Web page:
The challenge

Everything has gone great and both myself and my friend Paul successfully completed the challenge! It was a very tough day of riding, at a fast pace given the distance, but definitely worth it! A massive well done to all the other finishers! I would be enormously grateful for any late donations to my great charity Ambitious about Autism, which can be made here.

We arrived in Manchester on Saturday afternoon and after we checked-in to our hotel, went to the “pasta party” organized for the participants. There were lots of people at the party, and I immediately noticed that the average age of the participants was a lot lower compared to audax events. That was a bit worrying, since everyone looked very fit  (the challenge was not a race, but nobody wants to come dead last). We didn’t stay for long, we collected our entrants packs, ate a plate of pasta and went back to the hotel for an early sleep. Indeed, with a planned wake up time of 4:15 am, we went to sleep quite early, but unfortunately we got a false fire alarm at 11 which ruined my sleep. Anyway, I was not too worried since I was very careful not to tire myself at all on Saturday.

Eventually we got up, packed our stuff, and got to the starting line all ready for departure around 6 am. Paul and I had this pact that we wouldn’t try to stay together for longer than necessary, since this would slow down the one that felt stronger, and put the other one in danger of “hitting the wall” and eventually dropping out. At 6:10 we were set off in a group of 20 riders after a quick briefing about the signage of the route and something about road works that I didn’t pay the necessary attention to. Half a minute after departure, we had already missed a turn and kept on going to the wrong direction for around 2 miles. At some point people at the back of the group started wondering whether we were heading the correct way and this is when the app viewranger, which was provided for free for the event, proved very useful. A quick check on the phone and then immediately I turned back. The detour added an extra 4 miles to a planned 217 mile ride; not the ideal start to the day.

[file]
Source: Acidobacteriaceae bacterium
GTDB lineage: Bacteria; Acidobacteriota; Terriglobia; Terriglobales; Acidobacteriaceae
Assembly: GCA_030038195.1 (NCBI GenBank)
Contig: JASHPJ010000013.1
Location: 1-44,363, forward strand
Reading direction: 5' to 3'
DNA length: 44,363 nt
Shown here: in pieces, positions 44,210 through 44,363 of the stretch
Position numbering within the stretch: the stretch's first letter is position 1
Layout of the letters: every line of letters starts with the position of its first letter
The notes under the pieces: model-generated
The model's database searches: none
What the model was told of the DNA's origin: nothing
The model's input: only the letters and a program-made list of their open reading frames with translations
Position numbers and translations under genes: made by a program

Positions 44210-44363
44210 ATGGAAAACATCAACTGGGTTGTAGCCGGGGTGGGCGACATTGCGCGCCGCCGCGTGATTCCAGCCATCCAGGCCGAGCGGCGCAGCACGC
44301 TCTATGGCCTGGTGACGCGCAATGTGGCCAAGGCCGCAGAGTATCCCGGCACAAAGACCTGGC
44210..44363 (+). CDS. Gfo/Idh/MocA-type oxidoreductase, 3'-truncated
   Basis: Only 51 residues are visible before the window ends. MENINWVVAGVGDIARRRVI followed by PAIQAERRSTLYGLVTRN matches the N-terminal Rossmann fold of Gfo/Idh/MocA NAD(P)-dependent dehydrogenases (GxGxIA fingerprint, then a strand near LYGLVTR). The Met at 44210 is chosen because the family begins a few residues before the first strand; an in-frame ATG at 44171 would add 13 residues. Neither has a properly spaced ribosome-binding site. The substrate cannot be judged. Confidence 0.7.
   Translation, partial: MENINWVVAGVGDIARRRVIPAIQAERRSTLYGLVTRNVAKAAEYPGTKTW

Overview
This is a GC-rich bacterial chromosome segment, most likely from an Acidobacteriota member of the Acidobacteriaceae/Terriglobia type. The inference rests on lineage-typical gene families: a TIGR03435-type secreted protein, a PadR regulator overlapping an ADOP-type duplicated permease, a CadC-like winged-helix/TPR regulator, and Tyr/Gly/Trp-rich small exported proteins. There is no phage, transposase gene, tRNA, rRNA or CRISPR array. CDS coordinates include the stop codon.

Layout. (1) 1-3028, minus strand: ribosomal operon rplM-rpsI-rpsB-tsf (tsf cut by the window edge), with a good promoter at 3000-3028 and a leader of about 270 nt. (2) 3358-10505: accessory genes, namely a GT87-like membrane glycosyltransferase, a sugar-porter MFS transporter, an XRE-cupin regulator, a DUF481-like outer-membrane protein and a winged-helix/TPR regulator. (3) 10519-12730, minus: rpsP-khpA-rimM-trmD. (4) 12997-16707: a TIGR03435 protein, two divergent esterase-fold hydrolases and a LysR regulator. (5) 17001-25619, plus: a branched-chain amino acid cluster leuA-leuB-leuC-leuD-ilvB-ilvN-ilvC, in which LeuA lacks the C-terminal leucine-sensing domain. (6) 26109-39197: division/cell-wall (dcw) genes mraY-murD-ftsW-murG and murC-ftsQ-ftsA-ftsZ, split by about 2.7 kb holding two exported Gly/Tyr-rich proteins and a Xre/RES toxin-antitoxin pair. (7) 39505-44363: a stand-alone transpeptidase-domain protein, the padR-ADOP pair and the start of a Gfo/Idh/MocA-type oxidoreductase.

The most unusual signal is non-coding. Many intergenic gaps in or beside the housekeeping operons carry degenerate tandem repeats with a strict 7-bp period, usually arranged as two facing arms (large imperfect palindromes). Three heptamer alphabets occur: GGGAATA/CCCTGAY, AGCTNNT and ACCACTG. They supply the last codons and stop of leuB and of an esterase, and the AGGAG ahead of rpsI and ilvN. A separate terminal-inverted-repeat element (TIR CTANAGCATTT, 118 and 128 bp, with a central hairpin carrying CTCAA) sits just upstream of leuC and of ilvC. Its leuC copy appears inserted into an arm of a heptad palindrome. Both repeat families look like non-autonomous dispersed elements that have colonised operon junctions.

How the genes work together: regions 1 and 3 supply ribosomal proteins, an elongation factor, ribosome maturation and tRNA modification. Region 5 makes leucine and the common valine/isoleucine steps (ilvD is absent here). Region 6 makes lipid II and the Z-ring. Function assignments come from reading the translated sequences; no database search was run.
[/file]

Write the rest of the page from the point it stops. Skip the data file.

For the first hour or so, I found myself riding in a group of 20 riders (including my friend Paul) and eventually we navigated our way out of Manchester and into the Peak District. The first couple of hills started thinning the group out, and I found myself riding completely alone after the biggest hill of the day (which was around mile 25, on Cowlow lane close to Chapel-en-le-Frith). What a hill that was! The part of the briefing at the start that I failed to pay attention to, said that the planned big climb of the day (which was not too bad at 10.5% average over 0.6 miles) had to be replaced by this climb. The hill was a complete killer, and I made it even worse since I got confused about the direction I should head to at the bottom of it, and had to unclip from my pedals. I eventually managed to clip back in, and after a while found myself in a 0.3 mile part of the climb which averaged 16% gradient! I had to stay seated because there was a bit of gravel on the road and I was worried of losing traction by standing on the pedals, so I climbed that bit at 35 rpm and moving at the snail pace of 3.7 mph (my gps went to autopause a couple of times thinking I was not moving at all).

After the big climb came the best part of the route which was the Monsal trail. The Monsal trail is a compact gravel trail along an old railway line, which starts at Miller’s Dale and goes to Bakewell and runs roughly along river Wye. Riding on the gravel was fantastic (perhaps the slightly negative gradient helps), there were 2-3 tunnel sections which were quite special, and some absolutely stunning views of the river and the surrounding hills. Not long later, I arrived at the first feeding station which was in Carsington Water, 20 minutes behind schedule due to the early detour, despite the fact that I was going faster than planned. Nevertheless, I was happy that all the climbs of the day were behind me, and thought that ok it’s just a long flat stretch to the finish line (this proved to be completely wrong). I quickly got my brevet card stamped and filled my bottle with energy drink and took off again.

I rode again alone for around 20 miles and then I was very fortunate to get caught by two riders, Ian and number 167 (from Lancashire), who were looking for people to make a small group and try to help each other to get to the finish. I tried to take some turns on the front, but to be honest I wasn’t of much help and I was essentially being pulled by them until the next stop at mile 88. Again a relatively quick stop, drank a coke, ate a banana and a flapjack, got my card stamped,  and back on the road with my two new friends.